The slice can be due to a couple of things. Yes, one reason could be the stiff shaft but generally this would result in more of a push fade than a bad slice. Second and most probably the cause is in your swing: I would get a good teacher to look at your swing and correct the error if this is the cause, which should be reasonably evident.
 
A more flexible shaft will tend to hit the ball a little higher and farther left than a stiff shaft which will tend to hit the ball a little lower and right. A bad slice is almost always a swing that has gone wrong so find a good teacher to look at what you are doing and make the corrections if this is the problem. It will generally be a lot less expensive than messing with equipment to correct the flaw.
 
Frank Thomas, inventor of the graphite shaft, is founder of Frankly Golf, a company dedicated to Helping Golfers. Frank is Chief Technical Advisor to The Golf Channel and Golf Digest. He served as Technical Director of the USGA for 26 years and directed the development of the GHIN System and introduced the Stimpmeter to the world of golf. To email a question for possible use in an upcoming Let's Be Frank column, please email letsbefrank@thegolfchannel.com
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Tiger's checklist: How he can contend at Augusta

By Ryan LavnerFebruary 21, 2018, 8:31 pm

PALM BEACH GARDENS, Fla. – Augusta is already on the minds of most players here at the Honda Classic, and that includes the only one in the field with four green jackets.

Yes, Tiger Woods has been talking about the Masters ever since he started this latest comeback at Torrey Pines. These three months are all about trying to build momentum for the year’s first major.

Woods hasn’t revealed his schedule past this week, but his options are limited. He’s a good bet to play at the Arnold Palmer Invitational, where he has won eight times, but adding another start would be a departure from the norm. He’s not eligible for the two World Golf Championship events, in Mexico and Austin, and he has never played the Valspar Championship or the Houston Open.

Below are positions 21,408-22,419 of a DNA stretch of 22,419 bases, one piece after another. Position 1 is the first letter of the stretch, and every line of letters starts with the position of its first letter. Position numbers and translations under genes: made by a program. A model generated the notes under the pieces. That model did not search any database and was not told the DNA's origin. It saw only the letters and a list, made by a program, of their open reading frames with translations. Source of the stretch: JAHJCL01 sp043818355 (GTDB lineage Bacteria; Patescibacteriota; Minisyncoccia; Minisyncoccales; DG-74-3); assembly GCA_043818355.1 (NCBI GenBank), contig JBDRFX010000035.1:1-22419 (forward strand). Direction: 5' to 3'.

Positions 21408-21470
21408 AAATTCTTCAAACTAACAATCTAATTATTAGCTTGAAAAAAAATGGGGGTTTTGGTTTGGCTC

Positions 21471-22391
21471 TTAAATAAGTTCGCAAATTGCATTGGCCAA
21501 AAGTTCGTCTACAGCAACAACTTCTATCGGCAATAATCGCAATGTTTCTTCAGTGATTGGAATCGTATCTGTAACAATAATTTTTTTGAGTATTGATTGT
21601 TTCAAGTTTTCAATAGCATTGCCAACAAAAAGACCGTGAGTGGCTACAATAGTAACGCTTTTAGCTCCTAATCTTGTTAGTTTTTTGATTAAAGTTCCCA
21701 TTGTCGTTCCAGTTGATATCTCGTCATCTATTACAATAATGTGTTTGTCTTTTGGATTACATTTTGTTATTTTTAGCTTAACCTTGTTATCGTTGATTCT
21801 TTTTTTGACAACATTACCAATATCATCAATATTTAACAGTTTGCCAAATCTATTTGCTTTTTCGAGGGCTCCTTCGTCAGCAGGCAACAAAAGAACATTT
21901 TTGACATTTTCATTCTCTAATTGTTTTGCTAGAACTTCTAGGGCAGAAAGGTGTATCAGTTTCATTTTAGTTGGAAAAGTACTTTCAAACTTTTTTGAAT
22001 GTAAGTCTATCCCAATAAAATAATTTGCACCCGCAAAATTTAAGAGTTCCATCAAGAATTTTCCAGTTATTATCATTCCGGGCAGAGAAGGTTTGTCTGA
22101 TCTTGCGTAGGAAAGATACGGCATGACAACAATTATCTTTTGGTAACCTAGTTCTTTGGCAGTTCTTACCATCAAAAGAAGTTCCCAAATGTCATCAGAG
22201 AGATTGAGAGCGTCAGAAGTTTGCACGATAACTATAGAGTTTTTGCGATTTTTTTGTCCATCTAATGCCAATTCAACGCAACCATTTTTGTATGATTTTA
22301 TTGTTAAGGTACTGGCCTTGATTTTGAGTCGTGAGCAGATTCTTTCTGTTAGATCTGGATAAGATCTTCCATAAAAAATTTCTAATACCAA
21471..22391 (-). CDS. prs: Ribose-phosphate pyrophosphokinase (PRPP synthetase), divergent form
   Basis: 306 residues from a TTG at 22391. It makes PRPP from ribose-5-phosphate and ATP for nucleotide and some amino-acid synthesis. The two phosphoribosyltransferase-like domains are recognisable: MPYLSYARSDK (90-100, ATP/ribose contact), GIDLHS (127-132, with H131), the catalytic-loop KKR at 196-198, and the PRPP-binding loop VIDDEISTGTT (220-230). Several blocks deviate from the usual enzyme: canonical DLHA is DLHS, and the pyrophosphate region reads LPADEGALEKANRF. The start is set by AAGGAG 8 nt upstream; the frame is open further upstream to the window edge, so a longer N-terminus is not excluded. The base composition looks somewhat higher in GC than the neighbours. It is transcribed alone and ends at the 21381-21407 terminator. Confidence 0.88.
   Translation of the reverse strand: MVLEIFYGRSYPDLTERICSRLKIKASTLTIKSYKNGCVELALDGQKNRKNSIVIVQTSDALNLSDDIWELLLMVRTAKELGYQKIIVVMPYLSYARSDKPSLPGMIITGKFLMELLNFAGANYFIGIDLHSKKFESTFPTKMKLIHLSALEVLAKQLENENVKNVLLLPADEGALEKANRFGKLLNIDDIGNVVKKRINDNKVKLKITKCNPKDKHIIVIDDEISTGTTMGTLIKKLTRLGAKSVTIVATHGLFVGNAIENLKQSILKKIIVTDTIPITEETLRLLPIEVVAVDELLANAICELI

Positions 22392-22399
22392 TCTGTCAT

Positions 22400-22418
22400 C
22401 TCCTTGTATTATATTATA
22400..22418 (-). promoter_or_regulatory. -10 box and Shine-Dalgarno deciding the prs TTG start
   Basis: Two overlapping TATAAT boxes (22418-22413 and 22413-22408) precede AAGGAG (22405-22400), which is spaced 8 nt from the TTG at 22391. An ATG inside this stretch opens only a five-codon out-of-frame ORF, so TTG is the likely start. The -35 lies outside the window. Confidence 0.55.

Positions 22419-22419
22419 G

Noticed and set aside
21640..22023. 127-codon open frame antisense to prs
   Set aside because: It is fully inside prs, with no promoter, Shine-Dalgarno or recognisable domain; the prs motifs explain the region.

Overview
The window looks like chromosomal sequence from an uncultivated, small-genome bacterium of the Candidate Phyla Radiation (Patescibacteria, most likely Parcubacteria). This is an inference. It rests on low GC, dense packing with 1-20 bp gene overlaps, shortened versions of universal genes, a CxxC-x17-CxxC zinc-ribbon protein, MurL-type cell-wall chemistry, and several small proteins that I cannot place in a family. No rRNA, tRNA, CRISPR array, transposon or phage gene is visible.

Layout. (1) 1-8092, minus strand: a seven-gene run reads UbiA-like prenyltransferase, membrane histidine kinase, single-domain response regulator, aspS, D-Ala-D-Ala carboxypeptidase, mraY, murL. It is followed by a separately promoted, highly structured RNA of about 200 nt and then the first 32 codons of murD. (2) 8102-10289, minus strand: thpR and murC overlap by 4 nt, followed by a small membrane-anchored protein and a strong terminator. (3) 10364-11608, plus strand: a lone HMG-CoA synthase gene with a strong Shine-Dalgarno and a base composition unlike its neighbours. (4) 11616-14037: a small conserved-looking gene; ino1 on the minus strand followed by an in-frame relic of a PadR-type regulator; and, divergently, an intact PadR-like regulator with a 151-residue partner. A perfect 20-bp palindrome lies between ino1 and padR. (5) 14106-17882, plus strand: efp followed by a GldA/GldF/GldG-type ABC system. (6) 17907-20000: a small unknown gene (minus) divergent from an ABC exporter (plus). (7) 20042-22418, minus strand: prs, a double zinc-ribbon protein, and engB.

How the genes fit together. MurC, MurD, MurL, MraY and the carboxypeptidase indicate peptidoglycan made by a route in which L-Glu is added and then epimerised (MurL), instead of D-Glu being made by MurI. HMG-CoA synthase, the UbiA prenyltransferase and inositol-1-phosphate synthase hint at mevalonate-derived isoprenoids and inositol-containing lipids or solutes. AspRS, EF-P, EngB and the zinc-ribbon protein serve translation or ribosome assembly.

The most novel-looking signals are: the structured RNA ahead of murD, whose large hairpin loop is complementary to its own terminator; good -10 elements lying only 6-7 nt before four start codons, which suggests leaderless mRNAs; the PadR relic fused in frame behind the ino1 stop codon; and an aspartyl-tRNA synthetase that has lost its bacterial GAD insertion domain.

So there’s a greater sense of urgency this week at PGA National, which is realistically one of his final tune-ups.

How will Woods know if he’s ready to contend at Augusta? Here’s his pre-Masters checklist:

1. Stay healthy

So far, so good, as Woods tries to resume a normal playing schedule following four back surgeries since 2014. Though he vowed to learn from his past mistakes and not push himself, it was a promising sign that Woods felt strong enough to sign up for the Honda, the second of back-to-back starts on separate coasts.

Another reason for optimism on the health front: The soreness that Woods felt after his season opener at Torrey Pines wasn’t related to his surgically repaired back. No, what ached most were his feet – he wasn’t used to walking 72 holes on hilly terrain.

Woods is stiffer than normal, but that’s to be expected. His back is fused.

2. Figure out his driver

Augusta National is more forgiving off the tee than most major courses, putting more of a premium on approach shots and recoveries.


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That’s good news for Woods, who has yet to find a reliable tee shot. Clearly, he is most comfortable playing a fade and wants to take the left side of the course out of play, but in competition he’s been plagued by a two-way miss.

In two starts this year, Woods has hit only 36 percent of the fairways, no matter if he was using driver, fairway wood or long iron.

Unfortunately, Woods is unlikely to gain any significant insight into his driver play this week. PGA National’s Champion Course isn’t overly long, but there is water on 15 of the 18 holes. As a result, he said he likely will hit driver only four times a round, maybe five, and otherwise rely on his 3-wood and 2-iron.